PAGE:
22 photographs : col. (12 negatives) ; 9 x 9 cm and 35 mm
Scope and Content
Accession consists of records belonging to Rabbi Abraham A. Price. The bulk of the records are marriage registers from 1938 to 1982. There are also some loose marriage certificates spanning 1939 to 1946; Price's registration certificate as a marriage officiant from 1938, a letter in Yiddish, his Isaac Kook Award of Merit certificate, as well as some photographs and corresponding negatives of a family vacation. Also included are three Kashruth signs. One was issued by the Kashruth Council of the Canadian Jewish Congress, likely in the 1950s, the other two are hand-painted and were issued by Rabbi Price, likely in the 1940s. They are in both Yiddish and English and read: Certificate of Kashruth. All meat and meat products of this butcher shop is strictly Kosher under the supervision of Rabbi Abraham A. Price.
The donor is the son-in-law of Rabbi Price.
Rabbi Abraham A. Price (1900-1994) was a prominent Rabbi and Talmudic scholar in Toronto. He was born on December 10, 1900 in Stopnitz, Poland to Rabbi Joseph and Basia Price. He married Sarah Wine, and had two children: a son, Moshe Leib, who predeceased him, and a daughter, Leah (Lola) Zuchowsky. He also had a brother Lazar.
Price lived in Poland until 1923, when he moved to Berlin and became a banker. He left Berlin for Paris in 1931, and lived there for 6 years before fleeing to the United States in 1937. Rabbi Price originally went to New York City, but spent only ten days there before moving to Toronto.
Rabbi Price studied with world-famous scholars Rabbi Abraham Borenstein and Rabbi Sillman, by whom he was ordained at the Rabbinical Seminary Sochatzow (Sochatov), Poland in 1919. He was hired in 1937 by Moishe Oelbaum, Moishe Sigal, and W.J. Silverberg to head Yeshivah Torath Chaim and to act as the official rabbi of Chevra Shas Congregation. Price remained dean of the yeshivah until at least 1985. He published ten volumes of highly acclaimed rabbinical studies, including three volumes of Mishnath Avraham with commentaries of the Book of the Pious "Sefer Chasidim," which were awarded the Rabbi Abraham Isaac Kook Award of Merit in 1965. It was the first time this prize was given to an author outside Israel.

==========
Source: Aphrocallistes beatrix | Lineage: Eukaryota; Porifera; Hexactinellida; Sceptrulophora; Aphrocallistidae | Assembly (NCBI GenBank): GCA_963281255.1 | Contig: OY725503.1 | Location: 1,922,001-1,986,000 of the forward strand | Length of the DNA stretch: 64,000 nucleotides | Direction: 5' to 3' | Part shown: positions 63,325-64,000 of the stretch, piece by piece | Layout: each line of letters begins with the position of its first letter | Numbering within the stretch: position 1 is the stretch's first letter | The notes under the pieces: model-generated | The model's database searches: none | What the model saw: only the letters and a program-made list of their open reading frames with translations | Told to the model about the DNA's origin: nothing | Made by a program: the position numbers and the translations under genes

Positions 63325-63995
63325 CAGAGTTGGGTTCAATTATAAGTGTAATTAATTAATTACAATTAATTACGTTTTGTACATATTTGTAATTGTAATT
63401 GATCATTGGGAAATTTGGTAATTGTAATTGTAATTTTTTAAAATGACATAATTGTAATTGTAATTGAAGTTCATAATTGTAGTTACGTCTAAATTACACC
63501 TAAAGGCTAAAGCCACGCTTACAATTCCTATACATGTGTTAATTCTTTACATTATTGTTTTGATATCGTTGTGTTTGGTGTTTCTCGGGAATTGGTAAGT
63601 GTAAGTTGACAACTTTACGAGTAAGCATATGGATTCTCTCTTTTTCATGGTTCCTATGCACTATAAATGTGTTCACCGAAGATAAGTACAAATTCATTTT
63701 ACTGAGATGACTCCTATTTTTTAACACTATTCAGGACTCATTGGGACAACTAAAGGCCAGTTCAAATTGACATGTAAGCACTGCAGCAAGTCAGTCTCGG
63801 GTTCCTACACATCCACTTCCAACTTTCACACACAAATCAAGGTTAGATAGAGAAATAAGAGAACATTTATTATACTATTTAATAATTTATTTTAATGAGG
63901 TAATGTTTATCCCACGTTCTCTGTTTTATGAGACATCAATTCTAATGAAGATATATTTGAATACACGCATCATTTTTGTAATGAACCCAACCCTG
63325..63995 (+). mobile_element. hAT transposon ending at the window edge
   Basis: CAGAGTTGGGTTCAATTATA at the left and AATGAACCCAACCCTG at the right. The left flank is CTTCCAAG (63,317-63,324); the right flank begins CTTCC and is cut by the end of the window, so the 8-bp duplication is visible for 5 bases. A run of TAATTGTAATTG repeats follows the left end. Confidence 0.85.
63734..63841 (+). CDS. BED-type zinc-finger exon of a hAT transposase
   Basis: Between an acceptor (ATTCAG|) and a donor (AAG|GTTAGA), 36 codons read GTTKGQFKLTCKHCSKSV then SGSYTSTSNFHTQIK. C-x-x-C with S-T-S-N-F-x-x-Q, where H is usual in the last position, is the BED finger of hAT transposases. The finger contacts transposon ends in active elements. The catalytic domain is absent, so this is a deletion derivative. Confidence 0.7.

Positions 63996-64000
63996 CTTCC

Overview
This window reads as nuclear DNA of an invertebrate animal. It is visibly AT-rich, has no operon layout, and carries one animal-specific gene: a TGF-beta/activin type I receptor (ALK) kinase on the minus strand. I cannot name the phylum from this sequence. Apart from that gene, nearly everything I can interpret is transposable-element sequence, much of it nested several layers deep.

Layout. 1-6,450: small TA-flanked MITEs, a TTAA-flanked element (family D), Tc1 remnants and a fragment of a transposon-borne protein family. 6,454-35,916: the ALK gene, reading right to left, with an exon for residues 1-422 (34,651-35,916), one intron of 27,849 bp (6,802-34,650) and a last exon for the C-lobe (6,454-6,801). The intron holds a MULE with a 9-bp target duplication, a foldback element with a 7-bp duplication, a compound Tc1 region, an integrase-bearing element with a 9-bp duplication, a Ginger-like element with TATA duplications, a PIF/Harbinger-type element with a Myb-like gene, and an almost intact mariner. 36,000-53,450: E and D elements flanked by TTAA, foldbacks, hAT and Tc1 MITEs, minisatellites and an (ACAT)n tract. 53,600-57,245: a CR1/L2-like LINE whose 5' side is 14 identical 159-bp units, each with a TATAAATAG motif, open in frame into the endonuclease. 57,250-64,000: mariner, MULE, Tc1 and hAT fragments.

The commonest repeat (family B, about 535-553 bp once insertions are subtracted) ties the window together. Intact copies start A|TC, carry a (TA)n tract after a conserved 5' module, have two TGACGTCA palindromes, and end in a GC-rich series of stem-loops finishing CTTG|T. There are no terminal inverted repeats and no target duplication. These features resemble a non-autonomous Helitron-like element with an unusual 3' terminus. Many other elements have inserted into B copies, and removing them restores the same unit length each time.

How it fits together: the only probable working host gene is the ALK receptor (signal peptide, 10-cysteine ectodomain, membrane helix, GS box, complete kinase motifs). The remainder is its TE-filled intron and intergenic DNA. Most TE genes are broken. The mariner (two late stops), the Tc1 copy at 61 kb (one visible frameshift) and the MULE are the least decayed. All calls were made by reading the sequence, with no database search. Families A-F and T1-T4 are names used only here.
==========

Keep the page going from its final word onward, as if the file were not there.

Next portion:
Price was one of Toronto's most influential rabbinic authorities. He worked tirelessly to help European yeshivah students during and after the Second World War. In 1942 he orchestrated the release of over 50 German-Jewish men from an internment camp in Quebec, and brought them to study at the yeshivah. In 1948 he again intervened to sponsor 55 young yeshivah boys from Prague. He brought these boys to study at Torath Chaim as well.
Rabbi Price died on Thursday, March 31, 1994 in Toronto.
LANGUAGE NOTE: Records are in Yiddish and English.
Accession consists of material documenting Glen Eker and his family. Included are: birth certificates and an expired passport for Dorothy Horwitz, certificates of marriage (including a ketubah) for Dorothy Eker and Paul Eker, a true copy of a change of name order for Isadore Maxwell Eker/Paul Maxwell Eker, and a Valentine's Day-themed photograph of Glen and Deborah "Debbie" Eker taken on 9 February 2015.
Glen Eker was born in Toronto, Ontario to Paul Eker and Dorothy Horwitz. He grew up in the Forest Hill neighbourhood of Toronto before moving with his family to Hamilton. He received two master’s degrees (one in sociology, the other in political science) from McMaster University and a third master’s degree (in library science) from the University of Toronto.
Glen's wife, Deborah Pekilis, was born in Montreal and lived there until her parents moved to Toronto. She was the librarian for the Jewish Genealogical Society and sat on the Hamilton Historical Board. She is currently a writer.
Glen has worked as a research assistant and a teaching assistant at McMaster and has taught at Ryerson University and Mohawk College. At present, he works as an estate and genealogy researcher.
Glen has published a book on Karl Marx, five indexes of Jews in Canada, and one index of Amish and Mennonites in Canada. His genealogy articles have appeared in various magazines and his short stories and poems have appeared in print as well.
Glen has worked on his family genealogy for a number of years. His paternal family line derives from Russia, Ukraine, Lithuania, and Poland while his maternal line derives from Byelorussia and Romania. He is descended from the Horwitz and Strachman families on the latter.
Accession consists of material documenting the life and career of Rabbi Ernest Klein. Records include personal as well as professional correspondence, certificates, newspaper clippings and book reviews, a marriage register, bar mitzvah invitations, and Klein's birth certificate.
Ernest Klein (1899-1983) was born in Szatmar, Hungary on 26 July 1899. He studied at the University of Vienna and served as a rabbi in several countries including Czechoslovakia, Romania, and France. The Second World War brought great hardship for Klein, who survived Auschwitz and Dachau (his wife and son were killed in Czechoslovakia just before the war). After the War, Klein came to Canada, where he became rabbi of Congregation Beth Yitshak in Toronto. A polyglot and a scholar, Klein wrote three etymological dictionaries, the most famous of which was his Comprehensive Etymological Dictionary of the English Language (1966-67). For his work, he received honourary degrees from McMaster University and the University of Guelph in 1977 and was awarded the Order of Canada in 1978. He passed away on 4 February 1983.
Partially closed. Researchers must receive permission from the OJA Director prior to accessing some of the records.
USE CONDITION NOTE: Accession contains medical records that are closed to researchers until January 2034.